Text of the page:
# Light intensity and polarization

• gespex

#### gespex

I have read about light and polarization. One thing I don't understand though... If you would look through a circular polarization filter, you notice that the light is less intense.
But if you look at photons that are unpolarized; they become polarized when they go through the filter. I have read that the x and y components are separated (as x^2 + y^2 = 1).

So I believe the amplitude of the wave of polarized light becomes smaller, and this causes the decreased intensity, is this correct? But if that's the case, how come this photon still has exactly the same amount of energy?

gespex, In answer to your last question, the energy of a photon depends only on its frequency, not the amplitude. The amplitude tells you how many photons you have.

Actually for situations like you're describing, I'm puzzled that anyone would want to talk about photons. As far as I know, Maxwell's equations have not yet been repealed! And it is often much easier to talk about electromagnetic waves than photons. Photons are only appropriate in other situations - at very high energy or very low intensity.

Regarding your first question, filters by definition remove part of the input, so naturally the output is less. Your idea that a photon would "become polarized" when passing through the filter is not true - part of the wave (i.e. some of the photons) is/are simply not transmitted.

gespex, In answer to your last question, the energy of a photon depends only on its frequency, not the amplitude. The amplitude tells you how many photons you have.

Actually for situations like you're describing, I'm puzzled that anyone would want to talk about photons. As far as I know, Maxwell's equations have not yet been repealed! And it is often much easier to talk about electromagnetic waves than photons. Photons are only appropriate in other situations - at very high energy or very low intensity.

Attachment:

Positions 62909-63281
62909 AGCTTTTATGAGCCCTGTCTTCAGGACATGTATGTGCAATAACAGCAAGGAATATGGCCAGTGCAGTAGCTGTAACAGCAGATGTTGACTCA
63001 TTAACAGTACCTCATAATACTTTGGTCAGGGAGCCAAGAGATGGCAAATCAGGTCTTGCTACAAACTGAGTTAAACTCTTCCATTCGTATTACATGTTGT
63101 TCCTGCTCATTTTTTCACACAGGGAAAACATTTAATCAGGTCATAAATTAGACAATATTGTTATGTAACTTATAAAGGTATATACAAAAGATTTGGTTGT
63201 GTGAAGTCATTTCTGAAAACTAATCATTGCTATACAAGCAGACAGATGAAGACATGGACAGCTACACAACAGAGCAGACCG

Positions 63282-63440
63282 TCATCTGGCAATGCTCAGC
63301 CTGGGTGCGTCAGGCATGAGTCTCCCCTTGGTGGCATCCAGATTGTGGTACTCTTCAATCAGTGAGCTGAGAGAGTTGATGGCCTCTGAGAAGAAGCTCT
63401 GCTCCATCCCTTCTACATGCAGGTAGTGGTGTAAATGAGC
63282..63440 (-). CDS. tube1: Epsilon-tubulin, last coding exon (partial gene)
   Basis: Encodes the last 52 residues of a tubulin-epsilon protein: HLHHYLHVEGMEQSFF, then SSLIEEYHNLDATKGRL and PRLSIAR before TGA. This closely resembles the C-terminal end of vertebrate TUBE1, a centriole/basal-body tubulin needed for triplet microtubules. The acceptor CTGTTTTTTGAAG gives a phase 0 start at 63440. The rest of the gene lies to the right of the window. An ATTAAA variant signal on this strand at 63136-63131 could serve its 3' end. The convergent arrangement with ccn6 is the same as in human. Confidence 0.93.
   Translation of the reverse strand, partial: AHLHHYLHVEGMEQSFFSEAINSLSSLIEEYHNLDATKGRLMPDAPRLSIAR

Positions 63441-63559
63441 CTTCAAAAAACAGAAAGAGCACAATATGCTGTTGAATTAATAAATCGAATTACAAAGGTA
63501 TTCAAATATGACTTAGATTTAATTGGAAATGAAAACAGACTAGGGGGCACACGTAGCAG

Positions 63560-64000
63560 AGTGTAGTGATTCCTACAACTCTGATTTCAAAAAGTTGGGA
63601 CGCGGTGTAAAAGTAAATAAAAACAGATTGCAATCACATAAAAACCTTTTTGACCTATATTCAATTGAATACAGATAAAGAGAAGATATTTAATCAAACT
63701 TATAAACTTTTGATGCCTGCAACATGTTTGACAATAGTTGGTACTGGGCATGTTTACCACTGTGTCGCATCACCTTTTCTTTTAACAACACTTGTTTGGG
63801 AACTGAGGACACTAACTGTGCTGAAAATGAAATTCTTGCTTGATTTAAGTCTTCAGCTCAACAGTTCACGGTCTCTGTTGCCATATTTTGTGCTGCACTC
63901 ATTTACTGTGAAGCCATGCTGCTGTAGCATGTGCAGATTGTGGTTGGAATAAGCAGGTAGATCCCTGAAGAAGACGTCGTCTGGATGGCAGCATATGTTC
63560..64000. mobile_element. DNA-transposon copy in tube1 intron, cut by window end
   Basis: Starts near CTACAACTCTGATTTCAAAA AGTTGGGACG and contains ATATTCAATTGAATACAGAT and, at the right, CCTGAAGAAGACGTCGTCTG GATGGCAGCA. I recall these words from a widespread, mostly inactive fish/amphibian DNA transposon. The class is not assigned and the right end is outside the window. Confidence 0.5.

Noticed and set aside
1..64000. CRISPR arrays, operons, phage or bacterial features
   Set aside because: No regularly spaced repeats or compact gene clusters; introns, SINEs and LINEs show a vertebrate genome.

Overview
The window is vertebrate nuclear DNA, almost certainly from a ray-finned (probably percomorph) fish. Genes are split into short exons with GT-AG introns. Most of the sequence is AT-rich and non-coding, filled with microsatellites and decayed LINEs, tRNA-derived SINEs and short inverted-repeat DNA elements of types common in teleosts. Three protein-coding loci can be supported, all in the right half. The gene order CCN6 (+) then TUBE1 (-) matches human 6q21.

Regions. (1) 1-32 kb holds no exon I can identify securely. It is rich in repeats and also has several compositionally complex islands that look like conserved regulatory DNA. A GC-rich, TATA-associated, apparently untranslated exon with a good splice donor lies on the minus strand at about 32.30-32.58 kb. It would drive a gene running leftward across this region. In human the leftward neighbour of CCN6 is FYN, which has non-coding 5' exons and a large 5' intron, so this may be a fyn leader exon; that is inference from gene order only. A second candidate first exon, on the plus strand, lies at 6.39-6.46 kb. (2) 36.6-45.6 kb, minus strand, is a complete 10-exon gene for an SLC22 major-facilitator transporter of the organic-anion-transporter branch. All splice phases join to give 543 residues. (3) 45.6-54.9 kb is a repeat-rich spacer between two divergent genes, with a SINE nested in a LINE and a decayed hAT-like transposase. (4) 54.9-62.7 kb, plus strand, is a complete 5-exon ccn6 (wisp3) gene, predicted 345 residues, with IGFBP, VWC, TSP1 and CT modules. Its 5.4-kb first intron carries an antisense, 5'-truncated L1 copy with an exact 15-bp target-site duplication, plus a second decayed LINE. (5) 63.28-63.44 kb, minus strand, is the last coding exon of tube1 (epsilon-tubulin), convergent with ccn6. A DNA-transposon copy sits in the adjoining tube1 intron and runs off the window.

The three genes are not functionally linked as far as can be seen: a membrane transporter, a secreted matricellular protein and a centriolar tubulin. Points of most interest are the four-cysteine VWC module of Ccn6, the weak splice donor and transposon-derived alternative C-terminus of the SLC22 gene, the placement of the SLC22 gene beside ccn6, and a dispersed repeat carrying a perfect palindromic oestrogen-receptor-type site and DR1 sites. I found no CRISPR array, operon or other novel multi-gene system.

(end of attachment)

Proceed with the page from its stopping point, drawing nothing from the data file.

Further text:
Regarding your first question, filters by definition remove part of the input, so naturally the output is less. Your idea that a photon would "become polarized" when passing through the filter is not true - part of the wave (i.e. some of the photons) is/are simply not transmitted.

Thanks for your answer. And that's understandable. But that doesn't answer my main question: what makes the light's intensity less at the other side of a polarization filter? Does that mean energy and light intensity, in this case, are completely unrelated?
Because from what I understand, a circular polarization filter removes one of the wave components but not the other. Meaning that nearly all the waves are let through, with the only exception being waves that are polarized perpendicular to the passed through polarization. The only difference would be the amplitude of the wave, if I can believe the random webpage I read.
This means that nearly all energy would pass through, right? And yet, the intensity of the light on the other side is visibly less.
So, where is the flaw in my logic, or are intensity and energy in light simply unrelated?

And that's understandable. But that doesn't answer my main question: what makes the light's intensity less at the other side of a polarization filter? Does that mean energy and light intensity, in this case, are completely unrelated?

You need to distinguish between the energy of one photon and the energy of a group of photons passing through the filter. If an individual photon happens to be passed through the filter, then its energy will be unchanged. If it isn't passed through, then the photon is simply not there on the other side.

Overall, your light wave consists of billions and trillions of individual photons. Some pass through; others do not. What you call the "light intensity" is a number that is proportional to the number of photons present. The energy is of course related to the number of photons that pass through the filter - just add up the individual energies of all the photons that make it through.